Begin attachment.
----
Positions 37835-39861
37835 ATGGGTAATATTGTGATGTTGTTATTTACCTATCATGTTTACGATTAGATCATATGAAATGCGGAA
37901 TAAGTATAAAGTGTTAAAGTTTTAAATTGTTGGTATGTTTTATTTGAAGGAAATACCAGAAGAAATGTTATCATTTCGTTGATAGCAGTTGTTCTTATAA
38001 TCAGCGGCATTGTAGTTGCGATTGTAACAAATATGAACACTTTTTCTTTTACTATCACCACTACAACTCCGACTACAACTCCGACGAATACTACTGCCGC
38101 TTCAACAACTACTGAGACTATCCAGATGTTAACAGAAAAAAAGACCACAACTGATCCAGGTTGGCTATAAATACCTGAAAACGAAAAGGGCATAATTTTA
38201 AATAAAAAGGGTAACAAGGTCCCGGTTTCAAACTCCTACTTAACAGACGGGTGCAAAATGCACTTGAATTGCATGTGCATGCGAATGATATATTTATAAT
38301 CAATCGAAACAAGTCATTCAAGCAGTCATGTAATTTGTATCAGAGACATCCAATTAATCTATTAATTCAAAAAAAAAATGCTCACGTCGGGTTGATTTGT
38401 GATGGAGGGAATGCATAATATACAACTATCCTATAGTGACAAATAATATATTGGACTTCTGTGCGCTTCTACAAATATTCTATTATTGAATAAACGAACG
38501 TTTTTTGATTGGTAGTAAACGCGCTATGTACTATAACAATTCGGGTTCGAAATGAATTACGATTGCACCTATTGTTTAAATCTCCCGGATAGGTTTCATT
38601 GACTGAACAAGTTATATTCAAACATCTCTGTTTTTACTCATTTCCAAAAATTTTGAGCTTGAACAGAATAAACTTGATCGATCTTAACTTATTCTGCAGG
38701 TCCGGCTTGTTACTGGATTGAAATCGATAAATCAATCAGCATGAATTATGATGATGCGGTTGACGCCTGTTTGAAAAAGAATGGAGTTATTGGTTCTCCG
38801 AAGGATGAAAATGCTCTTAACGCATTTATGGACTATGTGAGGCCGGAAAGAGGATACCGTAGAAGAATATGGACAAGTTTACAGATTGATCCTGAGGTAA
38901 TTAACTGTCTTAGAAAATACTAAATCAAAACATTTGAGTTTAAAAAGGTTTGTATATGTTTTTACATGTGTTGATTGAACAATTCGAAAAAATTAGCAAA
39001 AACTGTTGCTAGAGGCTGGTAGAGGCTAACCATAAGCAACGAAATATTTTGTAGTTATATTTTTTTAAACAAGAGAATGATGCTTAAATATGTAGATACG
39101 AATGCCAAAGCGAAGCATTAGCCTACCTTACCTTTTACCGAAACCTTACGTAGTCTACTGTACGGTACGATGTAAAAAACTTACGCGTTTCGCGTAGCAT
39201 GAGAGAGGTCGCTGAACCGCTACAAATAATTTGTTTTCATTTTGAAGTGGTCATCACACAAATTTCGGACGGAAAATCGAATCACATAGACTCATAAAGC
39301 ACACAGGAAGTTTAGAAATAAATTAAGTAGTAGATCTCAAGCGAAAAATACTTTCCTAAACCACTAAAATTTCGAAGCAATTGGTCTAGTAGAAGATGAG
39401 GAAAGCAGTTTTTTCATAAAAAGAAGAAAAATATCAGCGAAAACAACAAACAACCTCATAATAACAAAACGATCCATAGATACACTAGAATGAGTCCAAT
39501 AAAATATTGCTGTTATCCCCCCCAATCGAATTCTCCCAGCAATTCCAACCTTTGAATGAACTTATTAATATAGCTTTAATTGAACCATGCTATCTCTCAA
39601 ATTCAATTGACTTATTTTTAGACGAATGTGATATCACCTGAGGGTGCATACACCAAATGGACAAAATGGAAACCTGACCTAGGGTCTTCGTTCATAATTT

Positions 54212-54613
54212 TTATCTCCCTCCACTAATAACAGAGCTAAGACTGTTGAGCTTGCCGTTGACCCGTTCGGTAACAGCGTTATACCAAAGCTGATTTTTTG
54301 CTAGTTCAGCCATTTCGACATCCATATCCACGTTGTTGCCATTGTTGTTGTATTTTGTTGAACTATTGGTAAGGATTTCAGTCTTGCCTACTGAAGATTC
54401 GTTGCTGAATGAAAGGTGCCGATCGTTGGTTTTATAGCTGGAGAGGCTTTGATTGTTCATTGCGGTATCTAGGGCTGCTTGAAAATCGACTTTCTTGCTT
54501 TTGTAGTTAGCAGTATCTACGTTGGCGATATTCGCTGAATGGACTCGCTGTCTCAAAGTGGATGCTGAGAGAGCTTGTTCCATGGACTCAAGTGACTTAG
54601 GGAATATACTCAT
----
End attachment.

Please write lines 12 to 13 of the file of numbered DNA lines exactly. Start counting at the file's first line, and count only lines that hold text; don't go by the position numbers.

38801 AAGGATGAAAATGCTCTTAACGCATTTATGGACTATGTGAGGCCGGAAAGAGGATACCGTAGAAGAATATGGACAAGTTTACAGATTGATCCTGAGGTAA
38901 TTAACTGTCTTAGAAAATACTAAATCAAAACATTTGAGTTTAAAAAGGTTTGTATATGTTTTTACATGTGTTGATTGAACAATTCGAAAAAATTAGCAAA